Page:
So to deal with it, I had to come up with a couple things. For PE class since there was no way I was wearing my PE t-shirt under my shirt, I would just duck over to the next row of lockers. No one was using a locker there so it was empty and I’d undo my shirt and put on my t-shirt there. And then after class, same deal. Oh there were a few times when I didn’t do this, just thinking “oh I can manage it, I think”. But nope, just couldn’t get past it.

Track practice and pre-season workouts were easier, not as many guys to avoid. Also I could wear whatever t-shirt I’d wear for practice or to workout in under my shirt. So just get to he locker room, take my shirt off, and done. Easy. Unless I was wearing a turtleneck, in which case had my t-shirt in my backpack. So then it was grab the t-shirt, head to a stall in the bathroom, and change tops there. The reason for heading to the stall was after school the flow into and out of the locker room meant I could never be sure that in the few seconds I needed someone wouldn’t pop up. Also there were coaches coming through. You know, men. And if I wasn’t comfortable with a 15 year old boy seeing me without a top on? There was just no way I’m about to have a man see me that way.

And a last thing, and this pertains to what I mentioned earlier, but also goes for other things, like making up jokes. Part of the issue with playing with boys, especially when it came to things like playing with G.I. Joes or Transformers, was a matter of frame of reference. The boys had this somewhat shared frame of reference to inform the scenes we’d play out. I never had that frame of reference, so I was only ever going along with what the boys were doing. They would go back and forth over things and I’d just go along with it.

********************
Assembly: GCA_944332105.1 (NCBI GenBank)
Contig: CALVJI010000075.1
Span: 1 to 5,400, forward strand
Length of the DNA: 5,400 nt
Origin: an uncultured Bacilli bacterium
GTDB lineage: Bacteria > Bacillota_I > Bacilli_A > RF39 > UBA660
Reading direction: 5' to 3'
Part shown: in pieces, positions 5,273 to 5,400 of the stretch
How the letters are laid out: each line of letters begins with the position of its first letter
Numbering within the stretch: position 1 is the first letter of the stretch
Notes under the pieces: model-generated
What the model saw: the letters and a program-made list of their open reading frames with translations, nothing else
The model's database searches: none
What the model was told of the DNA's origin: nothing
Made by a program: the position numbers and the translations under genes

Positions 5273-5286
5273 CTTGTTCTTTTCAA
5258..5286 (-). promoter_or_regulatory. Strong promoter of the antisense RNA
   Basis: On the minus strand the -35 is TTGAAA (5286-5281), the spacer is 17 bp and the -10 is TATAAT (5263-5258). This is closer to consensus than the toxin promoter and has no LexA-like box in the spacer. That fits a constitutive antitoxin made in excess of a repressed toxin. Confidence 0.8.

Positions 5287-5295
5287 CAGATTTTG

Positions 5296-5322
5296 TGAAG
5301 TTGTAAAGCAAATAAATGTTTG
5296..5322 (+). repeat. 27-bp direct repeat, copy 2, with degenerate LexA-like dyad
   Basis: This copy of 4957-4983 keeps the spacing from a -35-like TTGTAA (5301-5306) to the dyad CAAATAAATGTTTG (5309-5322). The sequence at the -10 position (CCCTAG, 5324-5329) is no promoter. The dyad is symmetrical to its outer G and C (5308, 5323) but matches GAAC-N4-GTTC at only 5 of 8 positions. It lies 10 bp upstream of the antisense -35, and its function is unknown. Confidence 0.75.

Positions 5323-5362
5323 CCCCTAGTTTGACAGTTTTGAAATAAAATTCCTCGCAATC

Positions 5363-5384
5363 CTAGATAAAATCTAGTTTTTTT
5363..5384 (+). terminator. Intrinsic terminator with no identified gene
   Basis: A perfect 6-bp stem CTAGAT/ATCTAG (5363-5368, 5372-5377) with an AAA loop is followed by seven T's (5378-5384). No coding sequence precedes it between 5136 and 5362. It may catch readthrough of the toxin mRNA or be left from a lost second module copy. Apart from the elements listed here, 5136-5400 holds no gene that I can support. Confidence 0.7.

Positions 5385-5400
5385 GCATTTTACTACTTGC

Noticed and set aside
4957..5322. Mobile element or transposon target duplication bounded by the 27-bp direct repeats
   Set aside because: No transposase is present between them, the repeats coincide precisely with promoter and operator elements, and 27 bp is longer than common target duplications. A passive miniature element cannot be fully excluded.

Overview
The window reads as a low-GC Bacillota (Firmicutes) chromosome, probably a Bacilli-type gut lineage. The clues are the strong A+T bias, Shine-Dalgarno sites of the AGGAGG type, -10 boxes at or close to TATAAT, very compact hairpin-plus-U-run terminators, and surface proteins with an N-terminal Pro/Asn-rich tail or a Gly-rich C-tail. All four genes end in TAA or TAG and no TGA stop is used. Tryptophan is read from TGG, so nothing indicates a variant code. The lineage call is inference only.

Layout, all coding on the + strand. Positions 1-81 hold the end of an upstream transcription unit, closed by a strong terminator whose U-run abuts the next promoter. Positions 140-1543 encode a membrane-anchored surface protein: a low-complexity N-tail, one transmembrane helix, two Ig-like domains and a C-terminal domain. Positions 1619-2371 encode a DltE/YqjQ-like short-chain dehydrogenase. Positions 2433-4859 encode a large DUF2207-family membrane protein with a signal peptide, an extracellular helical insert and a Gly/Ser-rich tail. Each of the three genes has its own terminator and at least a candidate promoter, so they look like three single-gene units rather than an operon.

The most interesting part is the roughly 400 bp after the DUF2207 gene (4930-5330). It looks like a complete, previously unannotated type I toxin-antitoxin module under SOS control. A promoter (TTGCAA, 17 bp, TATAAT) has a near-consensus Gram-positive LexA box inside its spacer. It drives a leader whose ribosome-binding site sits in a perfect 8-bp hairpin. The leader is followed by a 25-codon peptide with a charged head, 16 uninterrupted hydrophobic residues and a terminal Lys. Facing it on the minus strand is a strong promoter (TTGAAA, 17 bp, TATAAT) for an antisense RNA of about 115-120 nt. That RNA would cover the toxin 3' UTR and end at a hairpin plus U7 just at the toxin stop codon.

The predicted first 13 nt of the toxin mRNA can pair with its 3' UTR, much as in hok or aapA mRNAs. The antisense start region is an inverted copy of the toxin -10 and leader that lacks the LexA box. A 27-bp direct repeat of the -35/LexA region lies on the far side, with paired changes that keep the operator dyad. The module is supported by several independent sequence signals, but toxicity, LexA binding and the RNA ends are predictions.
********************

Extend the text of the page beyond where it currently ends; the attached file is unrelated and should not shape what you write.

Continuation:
And as it is for playing, it is for telling jokes, specifically guy jokes. Those jokes that center on guys’ experience, point of view etc. I could laugh at the guy jokes my friends made, but I couldn’t tell similar jokes and be funny with any regularity. My frame of reference, the way I perceive the  world, the way I place myself in it, meant I couldn’t just come up with a joke like the guys could. I’d sometimes get it right but not often. There was other material, I did way better with. Thankfully. Also an upside I ended up understanding how jokes work, how jokes are constructed, without having to go learn it. Never bad things to know.

So there you have it, what I didn’t get to the first time around. At least what came to mind. I’m sure there will be more. Because I know things will start coming to mind. It’s just how it goes.